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Consider the following sets of problems:

enter image description here

I was hoping someone could clarify what each checkbox means exactly. All of these answers are incorrect (except the first one with the check marks signifies the correct answers).

For example, why are the first pair different molecules? What makes something a conformation/constitution/structural isomer?

What does it mean to say something is an "identical conformation of the same molecule" vs "different conformation of the same molecule?"

When can I definitiviely tell if something is an enantiomer or just a diastereomer? It seems like (for an enantiomer) you can't just do the check of "switch all dashes to wedges and all wedges to dashes" because, as in the third pair of newman projections, they are enantiomers of each other but I don't understand why that is.

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    $\begingroup$ This isn't an answer as I can't summarize it, but this site is really useful for that: Isomers explained via metaphor with cats. masterorganicchemistry.com/2010/11/11/… $\endgroup$ – Canageek Nov 29 '13 at 3:31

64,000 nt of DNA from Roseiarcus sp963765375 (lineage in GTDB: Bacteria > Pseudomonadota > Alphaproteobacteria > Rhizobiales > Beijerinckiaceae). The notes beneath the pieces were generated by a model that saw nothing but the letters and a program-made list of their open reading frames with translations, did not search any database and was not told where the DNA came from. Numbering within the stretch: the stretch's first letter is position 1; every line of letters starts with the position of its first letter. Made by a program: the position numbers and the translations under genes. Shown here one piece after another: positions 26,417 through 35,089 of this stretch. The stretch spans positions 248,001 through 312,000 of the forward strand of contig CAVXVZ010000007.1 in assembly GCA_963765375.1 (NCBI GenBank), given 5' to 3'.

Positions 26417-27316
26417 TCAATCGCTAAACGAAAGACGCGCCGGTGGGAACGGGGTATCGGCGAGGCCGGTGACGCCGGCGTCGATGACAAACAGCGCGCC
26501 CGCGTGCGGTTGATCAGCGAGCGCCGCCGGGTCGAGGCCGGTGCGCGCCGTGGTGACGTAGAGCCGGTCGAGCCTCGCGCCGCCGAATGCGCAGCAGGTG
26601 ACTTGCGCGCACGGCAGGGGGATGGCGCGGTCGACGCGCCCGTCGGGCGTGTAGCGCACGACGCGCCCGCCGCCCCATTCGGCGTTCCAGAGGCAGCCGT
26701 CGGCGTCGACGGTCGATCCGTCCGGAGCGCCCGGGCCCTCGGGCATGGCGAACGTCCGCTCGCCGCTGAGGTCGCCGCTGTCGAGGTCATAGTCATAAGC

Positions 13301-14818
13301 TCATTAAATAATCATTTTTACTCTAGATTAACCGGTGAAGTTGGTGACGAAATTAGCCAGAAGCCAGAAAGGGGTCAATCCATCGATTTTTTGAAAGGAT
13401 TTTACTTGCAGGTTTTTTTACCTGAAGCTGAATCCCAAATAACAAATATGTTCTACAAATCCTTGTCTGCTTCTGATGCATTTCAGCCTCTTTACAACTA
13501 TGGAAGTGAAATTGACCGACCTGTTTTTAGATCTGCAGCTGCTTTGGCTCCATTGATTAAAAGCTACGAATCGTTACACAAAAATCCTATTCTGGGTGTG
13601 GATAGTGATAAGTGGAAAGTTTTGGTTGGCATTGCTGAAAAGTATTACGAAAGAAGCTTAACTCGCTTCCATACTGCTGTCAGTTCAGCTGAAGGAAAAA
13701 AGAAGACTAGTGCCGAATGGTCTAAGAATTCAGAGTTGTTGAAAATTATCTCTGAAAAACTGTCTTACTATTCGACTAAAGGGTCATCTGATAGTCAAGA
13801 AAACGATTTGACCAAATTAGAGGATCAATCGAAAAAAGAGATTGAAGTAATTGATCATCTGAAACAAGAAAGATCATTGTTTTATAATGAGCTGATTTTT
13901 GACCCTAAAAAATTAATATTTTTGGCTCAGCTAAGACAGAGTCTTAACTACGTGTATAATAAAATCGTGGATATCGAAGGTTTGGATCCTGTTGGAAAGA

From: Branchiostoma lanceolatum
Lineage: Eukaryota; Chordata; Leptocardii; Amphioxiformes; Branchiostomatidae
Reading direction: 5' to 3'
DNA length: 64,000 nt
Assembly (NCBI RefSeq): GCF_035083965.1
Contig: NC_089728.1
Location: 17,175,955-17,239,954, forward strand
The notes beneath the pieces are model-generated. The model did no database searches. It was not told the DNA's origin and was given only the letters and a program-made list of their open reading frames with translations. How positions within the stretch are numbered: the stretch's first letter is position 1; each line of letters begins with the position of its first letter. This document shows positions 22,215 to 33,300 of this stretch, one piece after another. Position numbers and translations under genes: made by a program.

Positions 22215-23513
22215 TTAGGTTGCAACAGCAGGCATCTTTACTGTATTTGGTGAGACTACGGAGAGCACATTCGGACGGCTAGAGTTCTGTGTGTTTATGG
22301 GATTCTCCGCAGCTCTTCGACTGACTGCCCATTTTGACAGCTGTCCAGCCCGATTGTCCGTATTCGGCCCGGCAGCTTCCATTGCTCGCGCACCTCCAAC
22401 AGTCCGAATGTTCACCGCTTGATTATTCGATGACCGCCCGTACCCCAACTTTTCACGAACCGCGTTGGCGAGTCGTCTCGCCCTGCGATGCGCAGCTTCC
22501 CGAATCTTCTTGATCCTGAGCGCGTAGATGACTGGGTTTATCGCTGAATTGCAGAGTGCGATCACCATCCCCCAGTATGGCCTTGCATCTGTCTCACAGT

• $\begingroup$ Which book is this ?? $\endgroup$ – Chloritone_360 Feb 19 '16 at 18:45
  • $\begingroup$ Can you mention the right answers to the questions in the picture? $\endgroup$ – user28867 Apr 13 '16 at 4:53
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I'm going to assume that you don't need an explanation for the checkboxes the same molecule and difference molecules, so that leaves the following:

The terms constitutional isomers and stereoisomers make up two broad categories of isomers (molecules with the same chemical formula). Constitutional isomers typically have different connectivities and stereoisomers have the same connectivities but differ in spatial arrangements.

enantiomers are stereoisomers that are non-superimposeable mirror images of one another. Your hands are (roughly) enantiomers. both are optically active is true of enantiomers.

diastereomers also known as geometric isomers are also stereoisomers that are not mirror images of one another. cis- and trans-dichloroethene are diastereomers.

If you do a web image search of isomer flowchart you'll see a lot of informative information on isomers. Linked below is the public domain version from Wikipedia which is an example (although not the best in my opinion.)

enter image description here

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